Oxebridge has filed a Freedom of Information Act (FOIA) request with the FAA to unmask the supplier of potentially defective slat tracks installed on Boeing 737 MAX and Next Generation (NG) aircraft.

On June 10th, FAA released an Airworthiness Directive announcing that an unnamed supplier to Spirit AeroSystems had released potentially defective metal components that are used in the leading edge flight surface controls for Boeing aircraft, known as “slat tracks.” FAA claims the components may be subject to hydrogen embrittlement defects which could lead the components to break in flight. However, the FAA, Boeing and Spirit have refused to name the supplier of the defective products is, leading to questions about why the information is being kept from the public.

Airframer.com lists the Belgian company ASCO as the manufacturer of record for the slat tracks, but this may not be conclusive. ASCO is currently part of an acquisition by Spirit, which could explain why the parties have not named ASCO, as any industry scandals could impact on the merger. ASCO has been temporarily shut down due to an unrelated cyberattack.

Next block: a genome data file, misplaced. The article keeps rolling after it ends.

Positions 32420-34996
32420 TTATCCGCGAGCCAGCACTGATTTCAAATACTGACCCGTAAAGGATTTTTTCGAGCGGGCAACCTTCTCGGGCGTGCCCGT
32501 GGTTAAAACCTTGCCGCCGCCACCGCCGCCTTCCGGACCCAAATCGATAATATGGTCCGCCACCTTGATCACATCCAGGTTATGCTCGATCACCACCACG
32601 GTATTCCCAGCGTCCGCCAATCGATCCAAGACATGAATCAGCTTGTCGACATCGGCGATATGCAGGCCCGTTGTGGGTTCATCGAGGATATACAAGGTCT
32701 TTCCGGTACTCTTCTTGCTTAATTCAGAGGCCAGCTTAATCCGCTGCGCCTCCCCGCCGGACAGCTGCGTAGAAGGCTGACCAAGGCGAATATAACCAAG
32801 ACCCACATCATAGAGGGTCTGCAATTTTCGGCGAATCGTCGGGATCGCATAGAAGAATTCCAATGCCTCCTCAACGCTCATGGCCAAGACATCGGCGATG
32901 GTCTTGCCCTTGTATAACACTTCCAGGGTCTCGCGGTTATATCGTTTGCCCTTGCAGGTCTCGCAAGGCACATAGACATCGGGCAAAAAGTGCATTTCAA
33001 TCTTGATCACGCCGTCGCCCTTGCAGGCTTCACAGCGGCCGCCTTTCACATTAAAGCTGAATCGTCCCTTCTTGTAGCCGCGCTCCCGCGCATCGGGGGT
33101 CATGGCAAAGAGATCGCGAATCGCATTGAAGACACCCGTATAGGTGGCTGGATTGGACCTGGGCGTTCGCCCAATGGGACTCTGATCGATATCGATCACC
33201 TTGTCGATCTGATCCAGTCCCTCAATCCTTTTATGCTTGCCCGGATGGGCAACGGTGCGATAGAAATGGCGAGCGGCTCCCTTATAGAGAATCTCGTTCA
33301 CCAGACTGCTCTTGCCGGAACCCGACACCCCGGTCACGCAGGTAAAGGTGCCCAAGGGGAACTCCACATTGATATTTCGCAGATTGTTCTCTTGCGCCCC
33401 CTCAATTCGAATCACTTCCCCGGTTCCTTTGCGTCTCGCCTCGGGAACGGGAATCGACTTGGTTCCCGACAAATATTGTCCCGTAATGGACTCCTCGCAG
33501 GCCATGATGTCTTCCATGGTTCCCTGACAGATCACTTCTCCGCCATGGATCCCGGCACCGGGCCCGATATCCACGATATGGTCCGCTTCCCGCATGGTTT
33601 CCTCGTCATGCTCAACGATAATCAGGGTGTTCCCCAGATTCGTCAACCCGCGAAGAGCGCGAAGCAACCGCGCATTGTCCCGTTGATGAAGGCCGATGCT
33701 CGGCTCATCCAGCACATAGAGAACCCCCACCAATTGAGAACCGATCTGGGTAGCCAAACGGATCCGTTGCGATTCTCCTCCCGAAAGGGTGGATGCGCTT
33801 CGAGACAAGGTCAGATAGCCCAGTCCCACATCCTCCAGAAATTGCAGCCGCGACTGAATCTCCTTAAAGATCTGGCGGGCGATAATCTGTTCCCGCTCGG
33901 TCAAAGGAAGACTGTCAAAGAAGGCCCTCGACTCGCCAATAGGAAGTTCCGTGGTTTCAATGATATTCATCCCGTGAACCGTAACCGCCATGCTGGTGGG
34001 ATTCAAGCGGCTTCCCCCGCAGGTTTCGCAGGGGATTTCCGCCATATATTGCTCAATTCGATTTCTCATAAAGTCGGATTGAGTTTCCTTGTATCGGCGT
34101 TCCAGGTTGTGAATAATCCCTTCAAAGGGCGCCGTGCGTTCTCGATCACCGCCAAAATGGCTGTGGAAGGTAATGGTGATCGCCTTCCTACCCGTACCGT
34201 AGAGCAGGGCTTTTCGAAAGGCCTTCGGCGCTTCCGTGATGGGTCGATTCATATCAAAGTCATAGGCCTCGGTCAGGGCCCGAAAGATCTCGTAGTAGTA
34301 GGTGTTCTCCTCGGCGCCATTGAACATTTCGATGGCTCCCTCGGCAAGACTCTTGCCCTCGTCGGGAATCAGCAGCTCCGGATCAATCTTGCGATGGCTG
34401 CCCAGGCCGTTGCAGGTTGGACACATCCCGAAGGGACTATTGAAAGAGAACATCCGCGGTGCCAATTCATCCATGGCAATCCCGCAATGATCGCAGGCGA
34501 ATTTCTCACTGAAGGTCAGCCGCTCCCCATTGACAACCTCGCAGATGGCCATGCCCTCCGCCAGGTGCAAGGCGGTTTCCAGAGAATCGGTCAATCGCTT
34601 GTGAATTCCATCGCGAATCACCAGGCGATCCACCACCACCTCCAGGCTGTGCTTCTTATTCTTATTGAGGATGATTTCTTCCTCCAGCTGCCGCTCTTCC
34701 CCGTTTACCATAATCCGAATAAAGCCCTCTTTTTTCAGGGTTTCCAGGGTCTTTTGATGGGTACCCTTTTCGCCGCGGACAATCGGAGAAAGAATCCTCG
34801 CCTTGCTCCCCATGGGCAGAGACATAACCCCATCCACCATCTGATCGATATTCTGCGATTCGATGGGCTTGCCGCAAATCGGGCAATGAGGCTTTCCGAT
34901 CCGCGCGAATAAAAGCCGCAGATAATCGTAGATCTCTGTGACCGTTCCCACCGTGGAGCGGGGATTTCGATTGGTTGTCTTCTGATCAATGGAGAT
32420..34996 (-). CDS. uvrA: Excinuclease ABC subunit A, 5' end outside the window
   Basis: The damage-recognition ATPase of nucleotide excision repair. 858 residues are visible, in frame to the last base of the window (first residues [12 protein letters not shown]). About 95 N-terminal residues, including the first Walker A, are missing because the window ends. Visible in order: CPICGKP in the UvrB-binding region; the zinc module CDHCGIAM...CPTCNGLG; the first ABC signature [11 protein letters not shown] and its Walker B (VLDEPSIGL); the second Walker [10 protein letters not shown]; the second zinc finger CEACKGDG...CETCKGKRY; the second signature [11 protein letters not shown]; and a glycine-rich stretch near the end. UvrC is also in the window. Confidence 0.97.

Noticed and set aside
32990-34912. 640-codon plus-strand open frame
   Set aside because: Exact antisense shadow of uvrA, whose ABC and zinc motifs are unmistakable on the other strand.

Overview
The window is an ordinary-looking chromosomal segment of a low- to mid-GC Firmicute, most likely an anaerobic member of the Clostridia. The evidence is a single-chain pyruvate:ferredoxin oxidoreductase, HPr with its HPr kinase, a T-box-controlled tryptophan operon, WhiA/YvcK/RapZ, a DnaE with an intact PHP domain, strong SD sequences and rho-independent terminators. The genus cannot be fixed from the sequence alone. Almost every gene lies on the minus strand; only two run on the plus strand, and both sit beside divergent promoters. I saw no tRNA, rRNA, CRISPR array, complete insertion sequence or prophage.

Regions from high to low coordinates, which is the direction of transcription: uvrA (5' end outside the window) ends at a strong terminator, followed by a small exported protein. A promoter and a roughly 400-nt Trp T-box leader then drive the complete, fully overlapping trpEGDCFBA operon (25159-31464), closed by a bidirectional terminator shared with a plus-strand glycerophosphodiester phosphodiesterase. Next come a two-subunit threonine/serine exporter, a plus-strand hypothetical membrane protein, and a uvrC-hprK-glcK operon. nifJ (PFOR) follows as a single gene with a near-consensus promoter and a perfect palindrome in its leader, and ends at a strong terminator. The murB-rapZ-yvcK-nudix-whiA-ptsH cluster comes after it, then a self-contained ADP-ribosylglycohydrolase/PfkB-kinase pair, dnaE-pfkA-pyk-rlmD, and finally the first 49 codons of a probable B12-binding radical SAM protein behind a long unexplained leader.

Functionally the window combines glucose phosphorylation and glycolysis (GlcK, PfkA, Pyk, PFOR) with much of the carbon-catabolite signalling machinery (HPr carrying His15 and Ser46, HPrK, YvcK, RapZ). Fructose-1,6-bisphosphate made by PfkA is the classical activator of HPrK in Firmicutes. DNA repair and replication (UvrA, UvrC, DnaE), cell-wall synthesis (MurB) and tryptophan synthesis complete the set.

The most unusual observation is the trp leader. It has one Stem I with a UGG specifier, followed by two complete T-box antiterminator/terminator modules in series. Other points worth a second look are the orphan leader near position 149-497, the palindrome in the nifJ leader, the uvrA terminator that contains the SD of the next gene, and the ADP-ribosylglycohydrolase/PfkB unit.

Oxebridge is seeking the name of the supplier in order to ascertain the extent of the defects on the aerospace industry as a whole, as well as other industries. It is conceivable that the same supplier released defective material to other Boeing suppliers for other components, or to other aircraft manufacturers. In addition, the supplier may have supplied material to industries other than aerospace, such as automotive manufacturers. Oxebridge has alerted the FAA that keeping this information from the public presents an immediate health and safety risk.

Oxebridge also argues that if the defective products were the result of data falsification of material test reports, then a criminal investigation could be warranted.

FAA is under heightened scrutiny for its close relationship with Boeing and its suppliers, and faces allegations of poor oversight and lax aircraft certification because of these relationships. FAA is tasked with protecting the public, but is increasingly seen as protecting Boeing first and foremost.